birds in a barrel's mission is to release creative nonfiction into the wild.

40 Days & 40 Writes is its first project.

Broken Travels with Tales

I used to take "The Dog" across the country (Greyhound Bus) for about $50 one way. I mean I'd get on the bus in San Francisco and my final destination would be New York City and in between would roll three thousand miles of stale air. This was when the folks in the back of the bus could smoke and, then there was the public toilet back there, too. I tried to sit near the front.

The Dog's clients were ordinary folks, nothing fancy, believe you me. I fit in, in the financial sense. I was usually broke. But, I was probably better educated than many on board- and healthier. Though it may sound like it, that's not a huge assumption. I sat next to a dying woman for about a thousand miles once. She'd finished her cancer treatments but was trying to go home to die. Her breath had a chemical odor, her hair was gone, she was thin and had yellow skin. We talked about her upcoming death for hours.

Another trip I made friends with a woman who boarded with her hair in pink sponge rollers for the long trip. She was on a journey to reconnect with her soldier boyfriend and wanted her hair to look "just perfect" so she planned to take the curlers out after the three days it would take us to arrive. She also wanted to arrive as thin as possible, so she brought no money for food. By Idaho, I was buying her soup and crackers.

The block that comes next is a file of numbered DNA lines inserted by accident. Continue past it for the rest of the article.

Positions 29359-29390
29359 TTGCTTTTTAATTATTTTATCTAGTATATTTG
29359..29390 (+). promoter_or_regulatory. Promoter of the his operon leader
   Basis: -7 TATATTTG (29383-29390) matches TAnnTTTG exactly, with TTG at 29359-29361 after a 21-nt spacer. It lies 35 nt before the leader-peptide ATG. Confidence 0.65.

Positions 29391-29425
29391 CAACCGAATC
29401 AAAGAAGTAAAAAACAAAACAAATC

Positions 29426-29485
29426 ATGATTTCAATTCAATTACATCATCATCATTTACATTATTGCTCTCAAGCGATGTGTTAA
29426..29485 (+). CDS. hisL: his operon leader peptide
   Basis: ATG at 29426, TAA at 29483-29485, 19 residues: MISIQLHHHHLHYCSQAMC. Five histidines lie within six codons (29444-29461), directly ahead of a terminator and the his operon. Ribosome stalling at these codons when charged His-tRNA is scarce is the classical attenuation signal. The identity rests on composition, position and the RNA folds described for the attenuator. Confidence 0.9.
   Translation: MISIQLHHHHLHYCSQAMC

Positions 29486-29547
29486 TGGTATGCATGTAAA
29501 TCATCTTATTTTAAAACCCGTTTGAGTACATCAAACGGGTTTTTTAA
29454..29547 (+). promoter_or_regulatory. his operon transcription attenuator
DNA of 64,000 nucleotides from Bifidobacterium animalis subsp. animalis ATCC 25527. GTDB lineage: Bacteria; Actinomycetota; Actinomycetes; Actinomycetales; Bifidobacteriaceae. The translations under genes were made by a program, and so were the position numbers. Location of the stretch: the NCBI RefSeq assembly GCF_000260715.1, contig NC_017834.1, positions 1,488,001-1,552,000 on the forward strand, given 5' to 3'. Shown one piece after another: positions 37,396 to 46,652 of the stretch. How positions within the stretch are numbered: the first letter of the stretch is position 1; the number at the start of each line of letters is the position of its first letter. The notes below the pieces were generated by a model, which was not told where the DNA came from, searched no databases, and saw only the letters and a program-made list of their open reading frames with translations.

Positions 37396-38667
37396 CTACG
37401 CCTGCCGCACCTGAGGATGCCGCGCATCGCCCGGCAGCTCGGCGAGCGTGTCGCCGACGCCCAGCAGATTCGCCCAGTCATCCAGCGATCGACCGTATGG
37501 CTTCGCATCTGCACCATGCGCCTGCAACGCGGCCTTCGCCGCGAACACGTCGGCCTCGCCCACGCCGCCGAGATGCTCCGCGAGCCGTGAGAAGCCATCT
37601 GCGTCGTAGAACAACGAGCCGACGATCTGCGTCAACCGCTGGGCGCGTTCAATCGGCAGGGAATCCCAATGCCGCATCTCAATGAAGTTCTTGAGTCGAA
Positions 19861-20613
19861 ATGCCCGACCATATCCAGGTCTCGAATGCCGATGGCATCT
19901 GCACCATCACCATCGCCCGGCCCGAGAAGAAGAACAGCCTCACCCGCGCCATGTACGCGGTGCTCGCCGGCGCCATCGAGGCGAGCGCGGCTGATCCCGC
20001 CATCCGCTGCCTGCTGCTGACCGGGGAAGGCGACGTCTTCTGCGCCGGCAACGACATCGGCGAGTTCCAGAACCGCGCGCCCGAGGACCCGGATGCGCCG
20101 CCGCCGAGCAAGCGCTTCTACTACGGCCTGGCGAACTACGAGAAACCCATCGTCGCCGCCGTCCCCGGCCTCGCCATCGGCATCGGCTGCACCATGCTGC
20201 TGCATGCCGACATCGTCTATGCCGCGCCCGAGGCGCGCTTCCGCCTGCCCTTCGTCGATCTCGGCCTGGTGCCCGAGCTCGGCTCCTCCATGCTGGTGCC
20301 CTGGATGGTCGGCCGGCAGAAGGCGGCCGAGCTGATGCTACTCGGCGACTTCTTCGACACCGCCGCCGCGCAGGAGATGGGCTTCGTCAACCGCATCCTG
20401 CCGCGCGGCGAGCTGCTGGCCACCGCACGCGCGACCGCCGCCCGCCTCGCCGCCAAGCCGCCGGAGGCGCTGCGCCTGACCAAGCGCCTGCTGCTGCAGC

It was always a treat to not have someone sitting next to me. The freedom and space to not have to watch your elbows or to cross your legs without bumping into a fellow passenger was a simple delight. One night, when I was enjoying such a luxury, we made a stop and a single man got on who looked pretty rough. I knew it as soon as I spotted the guy that he was heading to the empty seat next to me. When he sat down, his skunky odor was so strong that I kept my hand over my nose and mouth. A couple of hours later, I woke up with the two of us leaning into one another. Soon we both woke up and he told me about working on oil rigs, and I remember thinking that one can get used to any aroma.

Taking the bus had its day with me. It suited my rambling spirit and slim pocketbook. But, it grew old as I started to travel less and accumulate more money. I could afford to fly. Flying is so different than taking the dog. Back in the day when I bordered a bus, I looked at my fellow passengers as people on a journey with stories to tell. Flying is time traveling with strangers.

Inhabiting the Suit

Traversing the Sound